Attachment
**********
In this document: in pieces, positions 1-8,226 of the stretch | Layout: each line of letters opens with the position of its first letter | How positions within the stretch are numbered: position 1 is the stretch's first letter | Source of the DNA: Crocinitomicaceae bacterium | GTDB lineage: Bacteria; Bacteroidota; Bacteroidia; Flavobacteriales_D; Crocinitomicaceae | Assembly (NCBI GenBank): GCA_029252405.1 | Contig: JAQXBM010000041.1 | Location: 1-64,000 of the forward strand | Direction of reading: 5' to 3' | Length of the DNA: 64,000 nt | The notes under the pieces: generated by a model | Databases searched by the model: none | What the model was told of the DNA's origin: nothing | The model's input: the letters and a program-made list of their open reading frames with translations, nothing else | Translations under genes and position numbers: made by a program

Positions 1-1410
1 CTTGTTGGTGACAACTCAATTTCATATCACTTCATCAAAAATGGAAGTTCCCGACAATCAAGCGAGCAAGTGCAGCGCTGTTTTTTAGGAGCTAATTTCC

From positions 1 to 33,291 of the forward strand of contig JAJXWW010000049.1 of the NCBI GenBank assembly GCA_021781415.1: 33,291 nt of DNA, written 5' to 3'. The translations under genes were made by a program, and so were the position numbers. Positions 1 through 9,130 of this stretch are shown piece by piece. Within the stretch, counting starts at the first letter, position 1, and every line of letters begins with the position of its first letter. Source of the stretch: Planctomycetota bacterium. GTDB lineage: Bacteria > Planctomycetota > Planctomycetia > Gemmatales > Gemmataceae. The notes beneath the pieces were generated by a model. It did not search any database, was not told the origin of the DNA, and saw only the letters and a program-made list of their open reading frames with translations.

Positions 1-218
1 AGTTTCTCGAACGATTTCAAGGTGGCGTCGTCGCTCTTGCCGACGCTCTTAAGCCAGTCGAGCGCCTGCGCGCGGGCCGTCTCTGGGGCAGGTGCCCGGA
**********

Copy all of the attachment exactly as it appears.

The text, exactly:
In this document: in pieces, positions 1-8,226 of the stretch | Layout: each line of letters opens with the position of its first letter | How positions within the stretch are numbered: position 1 is the stretch's first letter | Source of the DNA: Crocinitomicaceae bacterium | GTDB lineage: Bacteria; Bacteroidota; Bacteroidia; Flavobacteriales_D; Crocinitomicaceae | Assembly (NCBI GenBank): GCA_029252405.1 | Contig: JAQXBM010000041.1 | Location: 1-64,000 of the forward strand | Direction of reading: 5' to 3' | Length of the DNA: 64,000 nt | The notes under the pieces: generated by a model | Databases searched by the model: none | What the model was told of the DNA's origin: nothing | The model's input: the letters and a program-made list of their open reading frames with translations, nothing else | Translations under genes and position numbers: made by a program

Positions 1-1410
1 CTTGTTGGTGACAACTCAATTTCATATCACTTCATCAAAAATGGAAGTTCCCGACAATCAAGCGAGCAAGTGCAGCGCTGTTTTTTAGGAGCTAATTTCC

From positions 1 to 33,291 of the forward strand of contig JAJXWW010000049.1 of the NCBI GenBank assembly GCA_021781415.1: 33,291 nt of DNA, written 5' to 3'. The translations under genes were made by a program, and so were the position numbers. Positions 1 through 9,130 of this stretch are shown piece by piece. Within the stretch, counting starts at the first letter, position 1, and every line of letters begins with the position of its first letter. Source of the stretch: Planctomycetota bacterium. GTDB lineage: Bacteria > Planctomycetota > Planctomycetia > Gemmatales > Gemmataceae. The notes beneath the pieces were generated by a model. It did not search any database, was not told the origin of the DNA, and saw only the letters and a program-made list of their open reading frames with translations.

Positions 1-218
1 AGTTTCTCGAACGATTTCAAGGTGGCGTCGTCGCTCTTGCCGACGCTCTTAAGCCAGTCGAGCGCCTGCGCGCGGGCCGTCTCTGGGGCAGGTGCCCGGA